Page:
Aralbai, eaglehunter
The Hunt.
by
Alan Gates.
First Published in the Falconers and Raptor Conservation Magazine. Issue 49.
Suddenly, I felt totally and utterly alone. Perched on the surface of an enormous pink granite boulder the soles of my Lundhag boots gave confidence as I hungered down on my heels.trained berkut
From my lofty view point high up the mountain a large vista of baron rock and dust lay out before me. As I scanned the rocks and cracks for any movement I felt as though my head was wrapped in cotton wool. Not a sound, not a whisper of wind, not a leaf or blade of grass to rustle,
nothing, absolutely not a living organism could I see.
As the minutes ticked by, the desolation enveloped me, I hoped my companions remembered where I had been left. Of course they would, already they had shown they knew every rock, every crevice, every canyon, and their sense of direction in this hard landscape was perfection, I was totally in awe. Still, I felt alone.

Mongolian berkutShe roused her feathers and nearly shook me off my perch, I lied, I was not entirely alone. One large leg stretched out, she clenched her foot and slowly withdrew it into her body feathers, at the same time shifting her body weight over the knuckles of my right hand.
My arm was engulfed in a large leather mitten called a Bijalai and I held her Ayak-bau, jesses, between thumb and palm. Her weight was supported on my knee as I squatted on my heels. She was a magnificent Mongolian Burkut, waiting patiently hooded on my right arm for the action to begin.
I had been left in charge of the vital element of the unfolding operation, Aralbai had withdrawn his arm from the Bijalai and laid it on the rock with his eagle still perched on it like it was a large branch. Through sign language he indicated that I should slip my arm into this large hollow tube, wait here with her for the flush, but only to slip her if our quarry bolted clear of the rocks.
In this harsh rugged landscape an eagle binding to quarry at high speed in confined rocky cover can easily break a wing or graze a foot off. With my instructions understood, he and the scareboys melted into the rockscape, their intention was to circumnavigate the mountain, lobbing rocks into likely crevices in the hope of disturbing our quarry, the fox.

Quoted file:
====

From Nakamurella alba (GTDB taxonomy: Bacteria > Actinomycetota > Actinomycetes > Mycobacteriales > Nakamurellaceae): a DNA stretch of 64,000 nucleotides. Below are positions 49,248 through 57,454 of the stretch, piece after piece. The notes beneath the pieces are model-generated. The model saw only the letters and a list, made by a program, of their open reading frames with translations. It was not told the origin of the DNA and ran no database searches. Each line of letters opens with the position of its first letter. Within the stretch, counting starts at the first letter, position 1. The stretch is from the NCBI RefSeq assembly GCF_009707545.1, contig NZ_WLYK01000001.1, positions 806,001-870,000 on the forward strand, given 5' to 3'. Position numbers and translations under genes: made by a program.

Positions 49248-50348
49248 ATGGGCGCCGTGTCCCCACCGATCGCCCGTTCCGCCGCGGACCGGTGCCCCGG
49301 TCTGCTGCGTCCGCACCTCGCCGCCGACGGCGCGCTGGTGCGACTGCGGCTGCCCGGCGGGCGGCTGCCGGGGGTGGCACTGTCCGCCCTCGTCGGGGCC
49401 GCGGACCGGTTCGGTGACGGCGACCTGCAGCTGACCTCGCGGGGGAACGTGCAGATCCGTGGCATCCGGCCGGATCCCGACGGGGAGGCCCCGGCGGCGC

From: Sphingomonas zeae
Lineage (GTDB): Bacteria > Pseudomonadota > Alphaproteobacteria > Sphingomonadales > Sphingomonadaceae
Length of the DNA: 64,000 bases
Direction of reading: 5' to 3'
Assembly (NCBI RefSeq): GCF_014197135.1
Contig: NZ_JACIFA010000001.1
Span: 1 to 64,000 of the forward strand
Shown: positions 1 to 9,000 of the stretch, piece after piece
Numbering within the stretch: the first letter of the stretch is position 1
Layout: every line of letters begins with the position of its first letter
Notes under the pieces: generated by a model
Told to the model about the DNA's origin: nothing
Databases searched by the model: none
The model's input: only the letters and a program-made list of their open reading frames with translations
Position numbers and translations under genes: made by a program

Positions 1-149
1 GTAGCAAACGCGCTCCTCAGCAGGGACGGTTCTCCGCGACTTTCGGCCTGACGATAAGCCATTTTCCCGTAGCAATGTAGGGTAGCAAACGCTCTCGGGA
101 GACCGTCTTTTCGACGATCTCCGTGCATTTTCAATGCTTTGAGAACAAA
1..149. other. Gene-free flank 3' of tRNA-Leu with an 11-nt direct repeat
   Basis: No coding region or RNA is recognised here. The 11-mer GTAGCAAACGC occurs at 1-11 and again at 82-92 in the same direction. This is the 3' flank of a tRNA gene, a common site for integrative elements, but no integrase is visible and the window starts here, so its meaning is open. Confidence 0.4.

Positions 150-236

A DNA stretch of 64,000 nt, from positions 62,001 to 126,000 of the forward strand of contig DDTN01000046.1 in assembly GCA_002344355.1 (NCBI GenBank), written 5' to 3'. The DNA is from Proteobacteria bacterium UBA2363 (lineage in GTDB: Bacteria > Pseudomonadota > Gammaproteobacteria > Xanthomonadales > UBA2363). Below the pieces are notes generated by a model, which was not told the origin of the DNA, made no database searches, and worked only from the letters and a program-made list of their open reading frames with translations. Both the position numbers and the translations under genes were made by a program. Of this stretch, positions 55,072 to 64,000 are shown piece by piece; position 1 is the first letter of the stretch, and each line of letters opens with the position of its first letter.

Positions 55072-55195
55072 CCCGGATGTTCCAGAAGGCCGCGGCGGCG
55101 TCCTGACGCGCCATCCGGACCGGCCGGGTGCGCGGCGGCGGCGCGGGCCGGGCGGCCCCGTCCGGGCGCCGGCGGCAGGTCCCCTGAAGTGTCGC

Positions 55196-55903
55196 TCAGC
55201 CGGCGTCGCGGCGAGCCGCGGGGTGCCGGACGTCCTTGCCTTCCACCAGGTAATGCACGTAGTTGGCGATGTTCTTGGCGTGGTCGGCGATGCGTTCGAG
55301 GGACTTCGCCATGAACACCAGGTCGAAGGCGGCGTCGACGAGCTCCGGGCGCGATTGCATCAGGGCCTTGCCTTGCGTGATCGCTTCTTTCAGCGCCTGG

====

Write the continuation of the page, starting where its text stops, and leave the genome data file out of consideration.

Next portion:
EaglehunterIn this part of western Mongolia the red fox was particularly attractive, I was completely captivated by them. In the dry cold climate they grew a long bushy coat of golden red which blended with the pink granite rock and gave them a magical illusion of sudden appearance.
Fleet footed they float across the hard terrain and present a tough and agile adversary for a trained Burkut. In a good season an experienced Burkut could catch fifteen or twenty foxes, I hoped today we might catch one of them, but above all I hoped she would not harm herself on those jagged rocks below me.

The concentration was draining, constantly scanning the vast area my eyes began playing tricks, was that movement, is that shape alive or just a shadow. My left hand became twitchy, itching to strike the hood at the slightest imagined movement.
Sound, at last my ears were working again. I heard the occasional crash of tumbling rocks as the Steppe horseapproaching scareboys launched boulders over precipices. An echoing sound as the rocks exploded on impact, scattering debris for dozens of yards. Voices could now be heard as they growled and shouted to spook their quarry, its direction was to my right, they had managed to circle the mountain.
As if it had popped out of the solid rock, right in front and below me was a fox. His black coal eyes bore straight at me as I struck the hood from the Burkut. At an instant she saw him and launched forward, wings closed to her body she pushed off my arm and out into the air. With her wing butts slightly protruding she dropped towards the now feeling fox, hell she was going fast.
His long bushy tail swirled this way and that as he swerved between boulders far larger than he stood. The Burkut burned right up his tail, I could see her large feet swing forward as she covered the last twenty yards before impact, the fox was kicking up dust as his back legs powered him down a tight channel in a flat rock shelf. The Burkut, to my relief pulled out of the dive, she lifted about twenty feet above the channel peering down looking for the fox to emerge, when he didn’t she peeled back and landed.
Mongolian horsesAralbai appeared and I excitedly relived the flight enthusiastically animating as much as I could without jumping off the cliff myself. He got the gist, and threw his arms around me and patted my back. I felt he was pleased that the strenuous effort he and his friends had put in to flush a fox in this enormously difficult country had made their guest so ecstatically happy. The fox evaded our efforts, maybe he would play our game another day either way the flight was etched deep into my memory.
My dappled grey horse was still patiently waiting where I had dropped her reins, I climbed into the saddle and wound my way down the mountainside. We regrouped and proceeded to the next mountain, once again to try and extract a fox from solid rock.

ALL WORDS AND IMAGES ARE ©Alan Gates2001.